Donald Trump’s attorneys asked a federal judge on Tuesday to delay the start of a sexual assault and defamation trial against the ex-president, arguing that he would be unable to get a fair shake because…well, jurors would be thinking about all the other crimes he’s allegedly committed.
Citing a “deluge of prejudicial media coverage” related to his indictment and arraignment by the Manhattan district attorney’s office, Trump’s lawyers requested that the April 25 trial, based on writer E. Jean Carroll’s accusation that Trump raped her in the mid-’90s, be put off till next month. “President Trump can only receive a fair trial in a calmer media environment than the one created by the New York County district attorney,” his legal team wrote, referring to prosecutor Alvin Bragg’s case against the ex-president, in which he was formally charged last week with 34 class E felony counts of falsifying business records in relation to hush money payments made to a porn star, a Playboy model, and a doorman who claimed Trump had a secret love child. “Holding the trial of this case a mere three weeks after these historic events will guarantee that many, if not most, prospective jurors will have the criminal allegations top of mind when judging President Trump’s defense against Ms. Carroll’s allegations.”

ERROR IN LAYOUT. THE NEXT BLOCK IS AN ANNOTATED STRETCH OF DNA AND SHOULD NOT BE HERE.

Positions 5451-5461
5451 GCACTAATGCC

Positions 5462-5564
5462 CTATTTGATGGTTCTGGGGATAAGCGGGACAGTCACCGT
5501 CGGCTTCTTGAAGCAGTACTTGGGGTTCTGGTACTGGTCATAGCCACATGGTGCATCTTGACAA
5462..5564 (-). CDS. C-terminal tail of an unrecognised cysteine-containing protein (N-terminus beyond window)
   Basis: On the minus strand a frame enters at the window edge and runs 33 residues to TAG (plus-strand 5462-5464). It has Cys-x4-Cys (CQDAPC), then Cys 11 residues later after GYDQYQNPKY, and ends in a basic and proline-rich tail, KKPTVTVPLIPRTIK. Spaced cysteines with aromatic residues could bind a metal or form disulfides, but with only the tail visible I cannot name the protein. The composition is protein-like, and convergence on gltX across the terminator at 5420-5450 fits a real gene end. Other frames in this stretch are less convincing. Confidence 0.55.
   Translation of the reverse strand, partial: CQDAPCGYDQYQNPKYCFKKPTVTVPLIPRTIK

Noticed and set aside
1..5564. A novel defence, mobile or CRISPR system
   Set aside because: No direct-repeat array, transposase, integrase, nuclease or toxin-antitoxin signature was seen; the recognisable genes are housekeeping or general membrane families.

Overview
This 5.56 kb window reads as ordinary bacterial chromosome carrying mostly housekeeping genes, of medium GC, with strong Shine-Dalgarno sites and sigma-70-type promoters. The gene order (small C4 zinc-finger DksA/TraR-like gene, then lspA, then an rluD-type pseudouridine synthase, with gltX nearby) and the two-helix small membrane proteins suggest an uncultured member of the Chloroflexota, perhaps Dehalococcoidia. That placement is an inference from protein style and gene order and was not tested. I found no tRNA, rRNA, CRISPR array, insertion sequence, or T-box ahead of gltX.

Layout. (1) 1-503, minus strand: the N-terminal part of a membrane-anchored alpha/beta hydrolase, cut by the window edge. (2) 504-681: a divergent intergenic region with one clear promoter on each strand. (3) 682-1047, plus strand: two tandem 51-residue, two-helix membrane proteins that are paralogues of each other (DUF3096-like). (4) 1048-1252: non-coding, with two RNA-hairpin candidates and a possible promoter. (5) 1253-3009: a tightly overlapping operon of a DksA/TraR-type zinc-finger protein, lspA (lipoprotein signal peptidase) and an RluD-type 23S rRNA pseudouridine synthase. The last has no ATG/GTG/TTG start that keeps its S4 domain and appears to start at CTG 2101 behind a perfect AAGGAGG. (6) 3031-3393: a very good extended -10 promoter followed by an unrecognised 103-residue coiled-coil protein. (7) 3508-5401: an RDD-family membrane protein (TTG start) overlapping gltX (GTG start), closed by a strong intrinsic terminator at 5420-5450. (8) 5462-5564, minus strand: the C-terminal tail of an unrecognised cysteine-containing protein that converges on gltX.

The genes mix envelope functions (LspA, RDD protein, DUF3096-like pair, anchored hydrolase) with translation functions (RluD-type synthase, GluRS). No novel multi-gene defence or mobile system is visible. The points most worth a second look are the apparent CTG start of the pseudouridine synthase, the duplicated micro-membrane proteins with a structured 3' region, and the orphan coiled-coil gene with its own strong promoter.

In 2019, Carroll accused Trump of raping her in a dressing room at a Manhattan department store. Trump denied doing so, called Carroll a liar, and creepily claimed that he couldn’t have sexually assaulted her because she wasn’t his “type.” (Later, during a deposition, Trump mistook a photo of Carroll for someone who presumably was his type: Marla Maples, his second wife.) Carroll initially sued the then president for defamation, and then added a suit accusing him of rape, which she was able to bring decades later thanks to a New York law that allows civil actions after the criminal statute of limitations has run out.
In February, Trump’s legal team tried to ban the infamous Access Hollywood tape—in which Trump bragged about grabbing women “by the pussy” without their consent—from being played at trial, presumably because they know how bad it makes him sound. Calling the recording “irrelevant and highly prejudicial,” lawyers Alina Habba and Michael Madaio argued that the tape, per the Associated Press, “might unjustly be used to suggest to jurors that Trump had a propensity for sexual assault and therefore must have raped Carroll.” Which might have had something to do with Trump’s telling Access Hollywood host Billy Bush: “I’m automatically attracted to beautiful [women]. I just start kissing them. It’s like a magnet. Just kiss. I don’t even wait. And when you’re a star, they let you do it. You can do anything. Grab them by the pussy. You can do anything.” US district judge Lewis Kaplan denied that request last month, in addition to the one made by Team Trump to block Carroll from using the testimony of Jessica Leeds and Natasha Stoynoff, two other women who have accused the ex-president of sexual misconduct. (For the record, Trump has been accused of sexual misconduct by at least 26 women and has denied any and all allegations against him.)
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